A&E

A mock-Tudor treat

Palo Alto Players' 'Shakespeare in Love' shines on stage

One of the most charming, albeit cheesy, entries in the category of "Fakespearian" stories that put the Bard himself front and center, "Shakespeare in Love" (Palo Alto Players' current production) is a delightful adaptation of the Oscar-winning film of the same name.

In 1593 London, up-and-coming playwright and actor William Shakespeare (Drew Benjamin Jones) is struggling with a bad case of writer's block. The timing is especially unfortunate, as he's promised to deliver plays to both to the weasley Henslowe (David Blackburn), who owns the Rose Theater, and pompous actor and Curtain Theater honcho Burbage (Thomas Times). Henslowe himself is deep in debt to Fennyman (Joey McDaniel) and manages to engender a newfound love of theater in the moneylender by bringing him and a ragtag crew of oddballs together to act in Shakespeare's newest work in progress, the comedy "Romeo and Ethel, the Pirate's Daughter."

Shakespeare is mentored by his friend, the esteemed writer Kit Marlowe (a confident and appealing Brad Satterwhite), who gives him worldly advice and writing suggestions (the noble Marlowe is a much bigger presence, and more of a friend than frenemy, here than in the film). Wealthy Viola de Lesseps (April Culver), a passionate theater lover, longs to be an actor, something that is forbidden to women of all classes in these strict times. She's reluctantly engaged to the oafish nobleman Wessex (Jeff Clarke), who plans to take her to his tobacco plantation in the New World. With the support of her faithful nurse (Melinda Marks), she spends her final weeks before marriage sneaking off in drag as "Thomas Kent," auditioning and scoring the lead role in "Romeo."

Meanwhile, unhappily-married Shakespeare and Viola fall madly in love, despite the impossibility of their romance having a happy ending, and this sets the course for Shakespeare to create his well-known romantic tragedy "Romeo and Juliet" (a rose by any other name may smell as sweet but this doesn't seem to be the case when "Ethel" is involved). Cue tons of aren't-we-clever references, pseudo-Shakespearean speak, a very cute, if nervous, dog (Lucille, The Dog), sword fighting, madrigal singing, the beloved trope of theater being a refuge for artistic misfits, and some regal badassery from Queen Elizabeth I (Doll Piccotto).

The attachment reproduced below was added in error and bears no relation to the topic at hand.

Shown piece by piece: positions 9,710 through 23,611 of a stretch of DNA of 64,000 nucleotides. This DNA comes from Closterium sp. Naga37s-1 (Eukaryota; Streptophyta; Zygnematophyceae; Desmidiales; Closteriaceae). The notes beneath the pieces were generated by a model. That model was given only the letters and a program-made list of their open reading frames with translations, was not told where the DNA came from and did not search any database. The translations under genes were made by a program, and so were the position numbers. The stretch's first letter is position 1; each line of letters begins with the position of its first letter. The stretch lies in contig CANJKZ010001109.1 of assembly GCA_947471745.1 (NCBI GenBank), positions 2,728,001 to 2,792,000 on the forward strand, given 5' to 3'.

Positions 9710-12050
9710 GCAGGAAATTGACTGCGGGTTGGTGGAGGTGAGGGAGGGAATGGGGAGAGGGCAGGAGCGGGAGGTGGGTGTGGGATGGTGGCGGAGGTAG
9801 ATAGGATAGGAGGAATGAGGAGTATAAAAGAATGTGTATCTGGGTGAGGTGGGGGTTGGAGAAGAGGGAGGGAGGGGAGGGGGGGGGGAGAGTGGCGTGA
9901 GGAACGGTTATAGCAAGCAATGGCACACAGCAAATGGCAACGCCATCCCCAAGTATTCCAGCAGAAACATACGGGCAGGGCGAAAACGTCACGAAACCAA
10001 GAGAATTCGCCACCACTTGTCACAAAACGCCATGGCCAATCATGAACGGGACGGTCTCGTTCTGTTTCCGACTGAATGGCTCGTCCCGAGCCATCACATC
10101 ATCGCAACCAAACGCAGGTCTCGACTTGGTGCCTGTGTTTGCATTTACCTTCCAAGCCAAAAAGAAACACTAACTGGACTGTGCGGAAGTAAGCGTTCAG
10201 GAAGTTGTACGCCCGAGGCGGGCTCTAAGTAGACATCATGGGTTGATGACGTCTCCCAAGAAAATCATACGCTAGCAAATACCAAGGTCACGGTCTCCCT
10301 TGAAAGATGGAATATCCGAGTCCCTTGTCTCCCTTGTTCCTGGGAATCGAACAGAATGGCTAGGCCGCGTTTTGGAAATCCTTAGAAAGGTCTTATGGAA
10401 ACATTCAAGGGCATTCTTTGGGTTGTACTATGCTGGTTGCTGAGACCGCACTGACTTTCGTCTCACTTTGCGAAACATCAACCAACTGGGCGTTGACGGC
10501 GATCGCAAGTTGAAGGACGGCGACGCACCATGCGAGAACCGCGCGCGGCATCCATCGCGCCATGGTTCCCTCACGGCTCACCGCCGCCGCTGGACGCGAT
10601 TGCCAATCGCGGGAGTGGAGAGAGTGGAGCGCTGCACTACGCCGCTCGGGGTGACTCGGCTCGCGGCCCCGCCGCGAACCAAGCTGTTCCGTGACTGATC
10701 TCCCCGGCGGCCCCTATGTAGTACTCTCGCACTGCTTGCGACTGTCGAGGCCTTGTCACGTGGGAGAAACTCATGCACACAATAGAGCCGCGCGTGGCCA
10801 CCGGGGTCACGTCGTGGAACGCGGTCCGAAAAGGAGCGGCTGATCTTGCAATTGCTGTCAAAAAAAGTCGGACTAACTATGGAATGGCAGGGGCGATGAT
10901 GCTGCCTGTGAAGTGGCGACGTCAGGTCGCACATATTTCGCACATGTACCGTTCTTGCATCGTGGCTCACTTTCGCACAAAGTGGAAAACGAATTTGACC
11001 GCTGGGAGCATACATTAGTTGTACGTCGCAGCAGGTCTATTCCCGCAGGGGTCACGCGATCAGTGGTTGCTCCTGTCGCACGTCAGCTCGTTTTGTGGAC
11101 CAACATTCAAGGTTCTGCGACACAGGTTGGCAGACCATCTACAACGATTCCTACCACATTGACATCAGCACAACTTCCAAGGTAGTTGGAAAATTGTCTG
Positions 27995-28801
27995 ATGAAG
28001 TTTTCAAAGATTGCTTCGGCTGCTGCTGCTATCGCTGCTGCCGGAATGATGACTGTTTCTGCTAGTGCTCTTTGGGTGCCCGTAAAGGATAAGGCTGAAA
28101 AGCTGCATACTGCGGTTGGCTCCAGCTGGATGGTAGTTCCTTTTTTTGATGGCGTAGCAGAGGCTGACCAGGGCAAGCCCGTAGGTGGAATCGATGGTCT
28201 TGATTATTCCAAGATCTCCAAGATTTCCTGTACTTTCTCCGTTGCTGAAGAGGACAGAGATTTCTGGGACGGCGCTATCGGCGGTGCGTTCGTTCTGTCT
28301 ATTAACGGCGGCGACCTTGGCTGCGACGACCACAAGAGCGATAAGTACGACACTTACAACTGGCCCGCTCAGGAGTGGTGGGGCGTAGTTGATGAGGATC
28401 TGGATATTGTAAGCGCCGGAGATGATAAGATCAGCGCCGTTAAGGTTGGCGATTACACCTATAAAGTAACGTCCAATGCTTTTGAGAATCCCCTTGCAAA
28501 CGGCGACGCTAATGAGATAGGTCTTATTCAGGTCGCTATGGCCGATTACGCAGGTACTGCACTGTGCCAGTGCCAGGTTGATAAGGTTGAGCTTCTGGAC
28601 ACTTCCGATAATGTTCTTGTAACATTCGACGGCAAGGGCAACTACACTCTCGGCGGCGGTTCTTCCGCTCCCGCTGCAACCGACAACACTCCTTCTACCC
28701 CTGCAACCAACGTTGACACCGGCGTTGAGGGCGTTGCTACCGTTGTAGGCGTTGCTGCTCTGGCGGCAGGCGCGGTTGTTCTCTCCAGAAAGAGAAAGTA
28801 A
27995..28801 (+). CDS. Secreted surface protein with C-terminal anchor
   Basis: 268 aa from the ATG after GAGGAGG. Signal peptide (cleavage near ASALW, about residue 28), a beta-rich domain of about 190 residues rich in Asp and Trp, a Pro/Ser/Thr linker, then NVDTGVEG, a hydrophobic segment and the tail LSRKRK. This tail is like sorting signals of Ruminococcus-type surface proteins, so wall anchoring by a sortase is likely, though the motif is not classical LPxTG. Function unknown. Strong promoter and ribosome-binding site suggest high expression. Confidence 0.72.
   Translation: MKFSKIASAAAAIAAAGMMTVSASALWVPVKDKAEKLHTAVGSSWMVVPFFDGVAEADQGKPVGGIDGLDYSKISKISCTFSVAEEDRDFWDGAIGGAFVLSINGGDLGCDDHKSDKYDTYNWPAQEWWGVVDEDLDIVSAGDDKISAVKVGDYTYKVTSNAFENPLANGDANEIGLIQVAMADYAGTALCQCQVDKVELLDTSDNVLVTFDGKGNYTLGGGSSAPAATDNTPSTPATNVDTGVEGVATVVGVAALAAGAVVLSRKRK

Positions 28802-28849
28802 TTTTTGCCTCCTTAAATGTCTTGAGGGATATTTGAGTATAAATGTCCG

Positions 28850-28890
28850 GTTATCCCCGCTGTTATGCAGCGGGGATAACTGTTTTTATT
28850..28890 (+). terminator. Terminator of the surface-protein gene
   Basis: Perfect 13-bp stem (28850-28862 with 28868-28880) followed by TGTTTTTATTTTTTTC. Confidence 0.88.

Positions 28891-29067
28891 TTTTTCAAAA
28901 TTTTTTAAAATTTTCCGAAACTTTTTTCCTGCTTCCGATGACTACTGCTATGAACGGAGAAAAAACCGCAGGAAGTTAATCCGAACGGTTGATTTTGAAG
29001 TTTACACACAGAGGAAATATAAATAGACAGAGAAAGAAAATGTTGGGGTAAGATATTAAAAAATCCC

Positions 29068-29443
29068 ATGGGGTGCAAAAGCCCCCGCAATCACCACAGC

The show (adapted by Lee Hall) sticks fairly close to the movie plot and script but, as befitting a story about theater, works even better on stage. I especially enjoyed the quick switching back and forth between backstage and onstage during "Romeo and Juliet's" debut performance. The presence of sporadic dancing and singing by the ensemble (musical direction by Lauren Bevilacqua) added to the Elizabethan flavor in a very pleasing way.

Palo Alto Players' production (directed by Lee Ann Payne) is humming with energy and good cheer. The luminous Culver makes a very good Viola (in the role that made pre-GOOP Gwyneth Paltrow an Academy Award winner) and she's surrounded and supported by skillful performances by the rest of the cast. Blackburn is campily hilarious while McDaniel is wonderful as his comedic foil Fennyman, who glows with excitement upon being given the small but crucial role of the Apothecary. Seton Chiang waltzes in and steals the spotlight as the suave and conceited master actor Ned Alleyn. It's a large cast and each player manages to stand out and make their (in some cases, multiple) roles worth paying attention to.

The set, by Scott Ludwig, appropriately resembles a Tudor-era structure, with the lovely touch of changing sky peeking through the rafters. Costumes by Patricia Tyler are a Renaissance Faire-like pageantry of looks, while Kyle McReddie's fight choreography adds panache to the action sequences.

It's always fun to take a fictional look at the events and characters that could have helped shape some of the world's best-known works of art. "Shakespeare in Love" has comedy, romance, sex, danger, crossdressing, a tiny bit of feminism and a bit with a dog. What more could an audience want from community theater? Palo Alto Players' production is verily as warm, sweet and lovely as a summer's day.

What: "Shakespeare in Love."

Where: Lucie Stern Theater, 1305 Middlefield Road, Palo Alto.

When: Through Feb. 3.

Cost: $31-$46.

Info: Go to Palo Alto Players.

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